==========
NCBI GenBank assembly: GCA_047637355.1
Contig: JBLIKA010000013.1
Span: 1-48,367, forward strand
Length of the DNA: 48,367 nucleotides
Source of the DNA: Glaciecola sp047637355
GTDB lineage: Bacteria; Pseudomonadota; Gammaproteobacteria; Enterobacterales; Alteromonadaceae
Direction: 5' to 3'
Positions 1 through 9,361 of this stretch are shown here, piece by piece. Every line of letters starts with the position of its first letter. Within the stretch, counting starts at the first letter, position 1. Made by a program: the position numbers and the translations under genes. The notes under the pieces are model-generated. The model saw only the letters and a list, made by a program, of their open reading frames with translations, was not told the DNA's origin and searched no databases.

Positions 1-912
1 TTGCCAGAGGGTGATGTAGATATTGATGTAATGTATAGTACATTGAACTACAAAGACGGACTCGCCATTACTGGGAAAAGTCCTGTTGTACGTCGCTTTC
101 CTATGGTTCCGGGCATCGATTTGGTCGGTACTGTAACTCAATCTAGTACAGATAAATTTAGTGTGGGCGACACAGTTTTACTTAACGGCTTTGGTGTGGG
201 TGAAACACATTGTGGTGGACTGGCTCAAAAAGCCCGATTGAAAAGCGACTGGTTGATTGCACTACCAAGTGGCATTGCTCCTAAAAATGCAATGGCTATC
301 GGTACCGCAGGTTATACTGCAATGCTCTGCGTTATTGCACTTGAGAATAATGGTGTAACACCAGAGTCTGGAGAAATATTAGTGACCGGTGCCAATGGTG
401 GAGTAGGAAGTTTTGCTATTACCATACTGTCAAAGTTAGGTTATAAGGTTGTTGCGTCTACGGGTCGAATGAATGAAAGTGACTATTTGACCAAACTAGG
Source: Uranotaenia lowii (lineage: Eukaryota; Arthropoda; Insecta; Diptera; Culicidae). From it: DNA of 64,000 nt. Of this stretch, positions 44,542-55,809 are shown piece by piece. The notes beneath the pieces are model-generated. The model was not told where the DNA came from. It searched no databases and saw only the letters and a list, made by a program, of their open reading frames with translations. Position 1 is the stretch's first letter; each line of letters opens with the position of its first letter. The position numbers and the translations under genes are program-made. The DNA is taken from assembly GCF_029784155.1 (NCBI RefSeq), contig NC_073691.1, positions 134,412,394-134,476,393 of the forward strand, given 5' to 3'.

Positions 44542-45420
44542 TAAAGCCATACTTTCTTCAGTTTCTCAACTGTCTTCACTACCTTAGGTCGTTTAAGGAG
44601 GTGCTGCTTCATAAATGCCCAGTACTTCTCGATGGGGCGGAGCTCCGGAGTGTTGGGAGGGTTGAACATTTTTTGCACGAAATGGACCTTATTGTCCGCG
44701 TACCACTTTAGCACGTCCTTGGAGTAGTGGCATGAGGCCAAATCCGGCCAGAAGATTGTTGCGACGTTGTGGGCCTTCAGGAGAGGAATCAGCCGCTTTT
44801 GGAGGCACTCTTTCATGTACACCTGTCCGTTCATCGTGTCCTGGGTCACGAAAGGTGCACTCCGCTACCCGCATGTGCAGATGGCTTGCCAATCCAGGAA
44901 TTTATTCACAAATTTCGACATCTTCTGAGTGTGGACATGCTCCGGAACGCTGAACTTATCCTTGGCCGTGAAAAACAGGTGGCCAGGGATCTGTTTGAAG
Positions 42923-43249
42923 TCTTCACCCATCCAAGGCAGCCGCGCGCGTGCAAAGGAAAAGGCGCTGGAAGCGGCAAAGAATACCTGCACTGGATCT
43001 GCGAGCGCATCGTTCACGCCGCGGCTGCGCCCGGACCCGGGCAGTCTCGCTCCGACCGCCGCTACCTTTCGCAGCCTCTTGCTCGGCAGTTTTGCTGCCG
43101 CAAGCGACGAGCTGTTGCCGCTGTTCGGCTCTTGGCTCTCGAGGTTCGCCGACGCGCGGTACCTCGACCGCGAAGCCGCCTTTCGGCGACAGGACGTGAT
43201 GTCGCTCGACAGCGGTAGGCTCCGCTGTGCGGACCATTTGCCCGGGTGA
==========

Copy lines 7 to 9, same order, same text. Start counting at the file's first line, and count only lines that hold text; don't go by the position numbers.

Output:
Direction: 5' to 3'
Positions 1 through 9,361 of this stretch are shown here, piece by piece. Every line of letters starts with the position of its first letter. Within the stretch, counting starts at the first letter, position 1. Made by a program: the position numbers and the translations under genes. The notes under the pieces are model-generated. The model saw only the letters and a list, made by a program, of their open reading frames with translations, was not told the DNA's origin and searched no databases.

Positions 1-912